Obama’s pick to head FBI repudiates Bush-era torture

Updated
A detainee stands at a fence inside the detention center for "enemy combatants" on September 15, 2010 in Guantanamo Bay, Cuba.
A detainee stands at a fence inside the detention center for "enemy combatants" on September 15, 2010 in Guantanamo Bay, Cuba.
John Moore/Getty Images

James Comey, the former Bush Justice Department official chosen by President Obama to run the Federal Bureau of Investigation, stated unequivocally during his confirmation hearing Tuesday that waterboarding is torture and illegal.

“Do you agree that waterboarding is torture and is illegal?” Vermont Democratic Sen. Patrick Leahy asked.

“Yes,” Comey replied.

“Thank you. Would you agree to answer this question the same way no matter who is president?”

“Oh certainly,” Comey replied.

Comey’s confirmation hearing delved into the fraught issue of torture almost immediately, with the former Bush official seeking to distance himself from his former employer. As deputy attorney general under Bush, Comey had retroactively signed off on the use of waterboarding in interrogation as legal, though internal government emails published by the New York Times showed that he believed that the use of waterboarding was unwise and that history would look upon it unfavorably. Comey also praised current FBI Director Robert Mueller III, for prohibiting FBI agents from participating in coercive interrogations.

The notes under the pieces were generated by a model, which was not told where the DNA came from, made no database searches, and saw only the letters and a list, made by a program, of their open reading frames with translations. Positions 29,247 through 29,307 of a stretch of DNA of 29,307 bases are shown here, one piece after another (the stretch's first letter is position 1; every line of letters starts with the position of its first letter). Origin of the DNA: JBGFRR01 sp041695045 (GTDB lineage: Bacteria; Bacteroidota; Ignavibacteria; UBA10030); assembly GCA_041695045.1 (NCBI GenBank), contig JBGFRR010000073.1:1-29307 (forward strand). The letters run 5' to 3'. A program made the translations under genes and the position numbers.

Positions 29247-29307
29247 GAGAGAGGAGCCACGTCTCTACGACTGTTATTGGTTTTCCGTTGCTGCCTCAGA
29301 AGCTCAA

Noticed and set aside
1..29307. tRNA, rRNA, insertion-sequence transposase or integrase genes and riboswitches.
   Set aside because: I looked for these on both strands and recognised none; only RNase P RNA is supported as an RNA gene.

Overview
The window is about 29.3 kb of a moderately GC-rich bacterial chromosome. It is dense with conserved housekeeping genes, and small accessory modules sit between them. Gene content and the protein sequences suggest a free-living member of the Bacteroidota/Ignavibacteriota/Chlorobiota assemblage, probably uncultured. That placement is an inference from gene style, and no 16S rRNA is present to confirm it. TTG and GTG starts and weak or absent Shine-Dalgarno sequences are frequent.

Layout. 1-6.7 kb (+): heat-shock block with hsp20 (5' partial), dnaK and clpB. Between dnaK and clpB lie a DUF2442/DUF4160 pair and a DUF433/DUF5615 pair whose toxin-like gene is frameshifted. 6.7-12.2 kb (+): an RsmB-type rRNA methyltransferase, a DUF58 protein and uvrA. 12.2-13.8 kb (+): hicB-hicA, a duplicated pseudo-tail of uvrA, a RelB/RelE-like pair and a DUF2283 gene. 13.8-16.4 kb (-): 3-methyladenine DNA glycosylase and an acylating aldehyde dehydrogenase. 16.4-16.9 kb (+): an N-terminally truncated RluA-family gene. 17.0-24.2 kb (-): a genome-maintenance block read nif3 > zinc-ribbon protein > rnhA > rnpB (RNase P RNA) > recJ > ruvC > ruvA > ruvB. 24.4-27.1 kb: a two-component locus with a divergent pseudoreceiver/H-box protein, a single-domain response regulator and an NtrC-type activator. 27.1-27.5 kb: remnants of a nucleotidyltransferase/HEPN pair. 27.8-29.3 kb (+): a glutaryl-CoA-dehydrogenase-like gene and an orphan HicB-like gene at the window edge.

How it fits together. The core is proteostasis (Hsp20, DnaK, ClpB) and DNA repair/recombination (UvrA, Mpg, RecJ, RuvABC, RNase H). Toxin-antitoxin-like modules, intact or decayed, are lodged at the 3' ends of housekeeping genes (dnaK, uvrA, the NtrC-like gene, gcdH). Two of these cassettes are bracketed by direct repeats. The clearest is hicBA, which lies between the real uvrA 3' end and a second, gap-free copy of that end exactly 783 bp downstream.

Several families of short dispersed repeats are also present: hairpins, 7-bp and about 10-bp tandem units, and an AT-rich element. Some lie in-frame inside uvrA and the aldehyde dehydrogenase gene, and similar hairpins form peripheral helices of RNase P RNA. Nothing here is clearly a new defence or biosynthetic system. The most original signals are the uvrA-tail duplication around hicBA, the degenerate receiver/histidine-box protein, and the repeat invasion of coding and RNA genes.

Related: New FBI pick condoned waterboarding, indefinite detention

Democratic Sens. Dick Durbin of Illinois and Sheldon Whitehouse of Rhode Island had sought clarification of Comey’s views on waterboarding prior to the hearing. Shortly after taking office, Obama issued an executive order banning coercive interrogation techniques, but the Justice Department has declined to prosecute officials involved in their use or approval.

Testifying before the Senate Judiciary Committee Tuesday, Comey stated that he had fought the use of so-called “enhanced interrogation techniques” internally. “I went to the attorney general and said this is wrong, and this is awful…I believe the answer is we should not be involved in this kind of stuff.”

You can view Leahy and Comey’s exchange here:

Visit NBCNews.com for breaking news, world news, and news about the economy

Obama's pick to head FBI repudiates Bush-era torture

Updated